Of course it’s not good. “Good” would only get in the way. The new “Transformers” movie sits right on the beam, qualitatively, with the previous three sequels (the first one was a mite less … I don’t know, something). So be warned or be encouraged, depending on your allegiance to the earlier movies.
Of course it’ll be profitable. The previous four “Transformers” films made more than $3.7 billion worldwide. It’s time to throw another bil on the fire.
“Deep down inside, you begin to wonder: Has my life been wasted?” This is Academy Award-winning Anthony Hopkins talking, as he shovels another steaming load of mythological exposition for the benefit of Mark Wahlberg, who plays the subtitle of this fifth “Transformers” movie: “The Last Knight.” Or “Knight of the Living Dead.” Or is it “Transformers: Revenge of the Fidget Spinners”? I can’t say. The film wiped my memory, my faculties and my windshield clean sometime around minute 40 of its 146 minutes.
I’m not sure how bent up we can get, realistically, about spoilers regarding “Transformers: It Happened One Knight” because director Michael Bay’s exercise in extreme BRRAAAAUGGHGGH and KRRRAAANNNGGG and KA-RRRRRRRRUNCH!!! arrives pre-spoiled by the trailers. Hopkins is the most conspicuous newbie to Bay’s Hasbro-derived franchise. He plays an eccentric English lord, one of the keepers of the “secret history of Transformers” through the ages.
The final trailer for Michael Bay’s “Transformers: The Last Knight,” starring Mark Wahlberg and Anthony Hopkins.
The earlier movies toyed with this notion of metallic residents of the planet Cybertron and environs, traveling to Earth many years ago, then working undercover in service to humankind. One of the good bots killed Hitler, we’re told in the middle of a particularly weird exposition dump.
Optimus Prime, the last movie’s noble, sacrificial metal lamb, lands back on his home orb and is immediately turned “bad” by Quintessa, ruler of Cybertron and hater of Earth. The wizened old pro must return to Earth to retrieve the mighty, all-powerful staff of life, hidden for centuries. It spells eternal ever-after for Cybertron and eternal nevermore for Earth. It’s one or the other. Either they win, or we win.
Wahlberg returns as the American Joe leader of the resistance; Laura Haddock, latest alum of the Michael Bay School of Haughty, Full-Lipped Females, is the skeptical Oxford professor with an intriguing lineage; Isabela Moner plays a 14-year-old Chicago survivor of the attack on our fair city, taken under the Wahlberg character’s wing. For just a minute, in the 5th century sequences, Stanley Tucci yanks a few laughs out of some bizarre line readings calling attention to the fact that nobody else providing comic relief in “Saturday Knight Fever” or whatever it’s called is remotely funny. Not even John Turturro. And he tries. Hard.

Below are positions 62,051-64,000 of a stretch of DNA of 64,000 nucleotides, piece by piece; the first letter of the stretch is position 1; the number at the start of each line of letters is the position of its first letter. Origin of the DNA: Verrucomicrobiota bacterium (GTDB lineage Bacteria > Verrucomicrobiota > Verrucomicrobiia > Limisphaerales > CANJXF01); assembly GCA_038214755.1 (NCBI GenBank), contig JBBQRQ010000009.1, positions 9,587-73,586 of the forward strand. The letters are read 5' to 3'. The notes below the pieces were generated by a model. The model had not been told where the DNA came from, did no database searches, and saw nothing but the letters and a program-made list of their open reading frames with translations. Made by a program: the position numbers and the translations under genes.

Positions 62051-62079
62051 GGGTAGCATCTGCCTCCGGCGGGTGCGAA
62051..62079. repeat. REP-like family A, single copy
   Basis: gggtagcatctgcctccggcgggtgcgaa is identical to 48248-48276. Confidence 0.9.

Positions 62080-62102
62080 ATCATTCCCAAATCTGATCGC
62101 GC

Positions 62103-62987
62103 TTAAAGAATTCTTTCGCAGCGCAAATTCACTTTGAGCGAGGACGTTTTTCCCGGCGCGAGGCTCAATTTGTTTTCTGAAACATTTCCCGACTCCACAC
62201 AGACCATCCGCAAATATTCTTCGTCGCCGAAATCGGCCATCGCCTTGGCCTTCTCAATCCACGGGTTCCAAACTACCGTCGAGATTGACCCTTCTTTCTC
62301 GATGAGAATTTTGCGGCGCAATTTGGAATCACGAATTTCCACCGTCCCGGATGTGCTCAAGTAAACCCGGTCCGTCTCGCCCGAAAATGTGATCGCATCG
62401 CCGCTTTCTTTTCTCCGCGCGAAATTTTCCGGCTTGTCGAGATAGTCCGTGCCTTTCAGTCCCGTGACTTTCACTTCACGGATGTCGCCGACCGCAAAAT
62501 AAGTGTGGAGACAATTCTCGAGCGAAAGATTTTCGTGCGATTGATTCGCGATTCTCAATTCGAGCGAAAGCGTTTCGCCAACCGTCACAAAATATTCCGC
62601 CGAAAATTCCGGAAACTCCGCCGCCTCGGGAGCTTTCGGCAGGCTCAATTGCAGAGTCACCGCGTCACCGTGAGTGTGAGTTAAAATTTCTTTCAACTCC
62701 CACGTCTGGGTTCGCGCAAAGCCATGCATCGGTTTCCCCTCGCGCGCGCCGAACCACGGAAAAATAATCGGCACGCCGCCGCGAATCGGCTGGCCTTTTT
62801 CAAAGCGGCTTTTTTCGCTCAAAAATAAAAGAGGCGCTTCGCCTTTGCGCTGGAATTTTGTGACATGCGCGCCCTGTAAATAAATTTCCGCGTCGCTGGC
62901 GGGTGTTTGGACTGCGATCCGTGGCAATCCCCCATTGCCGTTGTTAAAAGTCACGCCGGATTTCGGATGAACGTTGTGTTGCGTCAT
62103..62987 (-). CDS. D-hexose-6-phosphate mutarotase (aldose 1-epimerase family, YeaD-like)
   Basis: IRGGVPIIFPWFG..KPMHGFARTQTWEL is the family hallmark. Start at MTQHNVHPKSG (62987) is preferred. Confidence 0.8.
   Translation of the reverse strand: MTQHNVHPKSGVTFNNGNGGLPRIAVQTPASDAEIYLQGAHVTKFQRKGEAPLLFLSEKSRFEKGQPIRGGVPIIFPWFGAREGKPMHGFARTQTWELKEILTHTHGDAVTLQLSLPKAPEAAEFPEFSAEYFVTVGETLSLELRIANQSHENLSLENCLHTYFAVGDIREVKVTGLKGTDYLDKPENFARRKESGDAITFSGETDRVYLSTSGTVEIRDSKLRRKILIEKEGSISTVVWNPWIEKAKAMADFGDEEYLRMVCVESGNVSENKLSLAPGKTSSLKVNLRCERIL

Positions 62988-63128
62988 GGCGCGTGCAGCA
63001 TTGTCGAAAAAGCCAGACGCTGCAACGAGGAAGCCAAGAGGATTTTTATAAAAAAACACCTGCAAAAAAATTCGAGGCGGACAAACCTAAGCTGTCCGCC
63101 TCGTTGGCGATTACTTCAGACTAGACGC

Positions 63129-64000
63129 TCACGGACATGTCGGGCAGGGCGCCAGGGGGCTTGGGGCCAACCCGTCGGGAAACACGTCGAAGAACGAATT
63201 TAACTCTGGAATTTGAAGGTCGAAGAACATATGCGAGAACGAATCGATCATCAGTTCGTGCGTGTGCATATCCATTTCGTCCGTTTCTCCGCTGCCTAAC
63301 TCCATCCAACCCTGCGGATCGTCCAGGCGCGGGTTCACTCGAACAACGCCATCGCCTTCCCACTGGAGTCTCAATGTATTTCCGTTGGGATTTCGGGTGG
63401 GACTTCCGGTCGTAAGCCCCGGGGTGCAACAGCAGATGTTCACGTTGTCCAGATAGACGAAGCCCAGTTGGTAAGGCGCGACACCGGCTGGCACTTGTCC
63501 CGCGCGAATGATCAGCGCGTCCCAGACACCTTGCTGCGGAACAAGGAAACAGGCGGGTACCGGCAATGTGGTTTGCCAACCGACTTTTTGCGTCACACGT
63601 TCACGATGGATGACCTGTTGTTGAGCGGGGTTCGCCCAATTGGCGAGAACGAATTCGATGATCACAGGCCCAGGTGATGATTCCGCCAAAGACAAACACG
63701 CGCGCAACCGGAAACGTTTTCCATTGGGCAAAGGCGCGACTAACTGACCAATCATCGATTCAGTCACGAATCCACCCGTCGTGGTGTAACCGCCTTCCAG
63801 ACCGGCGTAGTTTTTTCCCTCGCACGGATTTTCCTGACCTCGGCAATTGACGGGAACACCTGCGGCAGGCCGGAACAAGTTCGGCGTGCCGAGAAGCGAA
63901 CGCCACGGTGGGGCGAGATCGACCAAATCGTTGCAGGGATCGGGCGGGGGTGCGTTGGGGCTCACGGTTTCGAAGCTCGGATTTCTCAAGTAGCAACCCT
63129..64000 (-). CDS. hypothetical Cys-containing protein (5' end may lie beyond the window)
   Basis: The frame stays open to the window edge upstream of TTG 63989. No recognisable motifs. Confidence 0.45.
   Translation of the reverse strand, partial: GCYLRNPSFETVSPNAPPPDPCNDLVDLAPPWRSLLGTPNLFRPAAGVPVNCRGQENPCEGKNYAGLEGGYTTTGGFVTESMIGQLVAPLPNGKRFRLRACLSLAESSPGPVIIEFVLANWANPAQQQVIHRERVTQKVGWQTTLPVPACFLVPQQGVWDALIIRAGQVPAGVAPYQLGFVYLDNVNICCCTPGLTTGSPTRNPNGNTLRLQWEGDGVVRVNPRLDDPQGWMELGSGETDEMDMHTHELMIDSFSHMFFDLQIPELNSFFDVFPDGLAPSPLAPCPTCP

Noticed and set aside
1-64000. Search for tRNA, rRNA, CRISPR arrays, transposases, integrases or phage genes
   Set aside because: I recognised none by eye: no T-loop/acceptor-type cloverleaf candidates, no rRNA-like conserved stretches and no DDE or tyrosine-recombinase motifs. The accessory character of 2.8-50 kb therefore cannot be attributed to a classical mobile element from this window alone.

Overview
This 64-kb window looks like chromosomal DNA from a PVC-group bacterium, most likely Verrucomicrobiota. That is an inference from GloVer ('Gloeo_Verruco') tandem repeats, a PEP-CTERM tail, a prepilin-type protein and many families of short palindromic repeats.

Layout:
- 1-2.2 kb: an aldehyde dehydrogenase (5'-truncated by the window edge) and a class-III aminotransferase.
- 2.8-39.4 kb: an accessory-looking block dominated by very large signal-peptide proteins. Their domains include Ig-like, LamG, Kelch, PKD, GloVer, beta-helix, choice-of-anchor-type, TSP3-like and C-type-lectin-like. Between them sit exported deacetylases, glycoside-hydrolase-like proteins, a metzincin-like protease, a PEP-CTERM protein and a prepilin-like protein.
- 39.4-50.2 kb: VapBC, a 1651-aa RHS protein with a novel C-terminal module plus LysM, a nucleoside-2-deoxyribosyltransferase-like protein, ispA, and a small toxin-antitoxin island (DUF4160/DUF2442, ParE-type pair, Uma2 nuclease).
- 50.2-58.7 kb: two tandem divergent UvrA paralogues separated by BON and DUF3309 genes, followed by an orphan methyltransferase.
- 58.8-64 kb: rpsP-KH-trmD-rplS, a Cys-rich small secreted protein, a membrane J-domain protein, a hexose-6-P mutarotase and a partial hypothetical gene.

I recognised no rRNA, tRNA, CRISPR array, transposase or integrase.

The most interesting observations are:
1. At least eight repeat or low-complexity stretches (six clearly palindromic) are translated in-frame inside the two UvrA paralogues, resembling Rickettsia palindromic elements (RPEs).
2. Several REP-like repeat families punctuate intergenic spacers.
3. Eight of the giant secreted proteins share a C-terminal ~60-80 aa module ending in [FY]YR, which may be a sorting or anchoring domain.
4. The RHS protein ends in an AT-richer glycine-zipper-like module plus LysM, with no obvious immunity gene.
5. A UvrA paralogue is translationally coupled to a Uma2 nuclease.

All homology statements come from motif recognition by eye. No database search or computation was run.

The script by Art Marcum, Matt Holloway and Ken Nolan zigzags in and out of the revisionist history of King Arthur, a heroic archetype who’s having a big movie summer with this film and the earlier “King Arthur: Legend of the Sword.” (Bay was supposed to direct that one, which ended up in the mitts of Guy Ritchie.) “Big,” in this instance, does not mean, “You should see it.” It means simply “large,” or “leaden.”
A scene from the new movie “Transformers: The Last Knight.”
(Paramount Pictures / TNS)
“Transformers: Knight at the Museum” skitters nervously from a Dakota Badlands auto junkyard, inhabited by Autobots in hiding, to London to Stonehenge to Havana to Cybertron. Optimus Prime runs into trouble when he’s forced to adopt a “Cybertron First” policy of survival. He learns his lesson, and politically this development marks a slight shift toward the center (from the right, that is) for Bay’s franchise. Few will notice. The smackdown sequences are especially masochistic, though Bay and cinematographer Jonathan Sela shot most of the picture on IMAX digital cameras, in 3D, so it looks better than the average postproduction 3-D conversion job.
No fewer than six editors receive screen credit for their work here, and I suspect that’s why the technical and budgetary bravura comes to so little in “Transformers 5.” To paraphrase Irving Berlin paraphrasing Ira Gershwin, it ain’t got rhythm. The rhythmic assurance of truly bracing screen action, even if it’s just a bunch of metal beating up a bunch of other metal, or clobbering humans, never gains traction. The cross-cutting suggests the editors took care of things via group text.
The thing about Michael Bay is that he has talent, of a sort, and a dogged eye for what sells. He also has a pile-driver sensibility, along with the most heartless brand of “heart” in modern movies. (The makeshift-family pathos in some scenes rivals “The Fate of the Furious” for robotic sentiment.) As for the central conceit of the “Transformers” mythology: I can work up only so much enthusiasm for the idea of Transformers having dictated the course of human history from the Dark Ages onward. On the other hand, that explains why we’re on the fifth “Transformers” movie.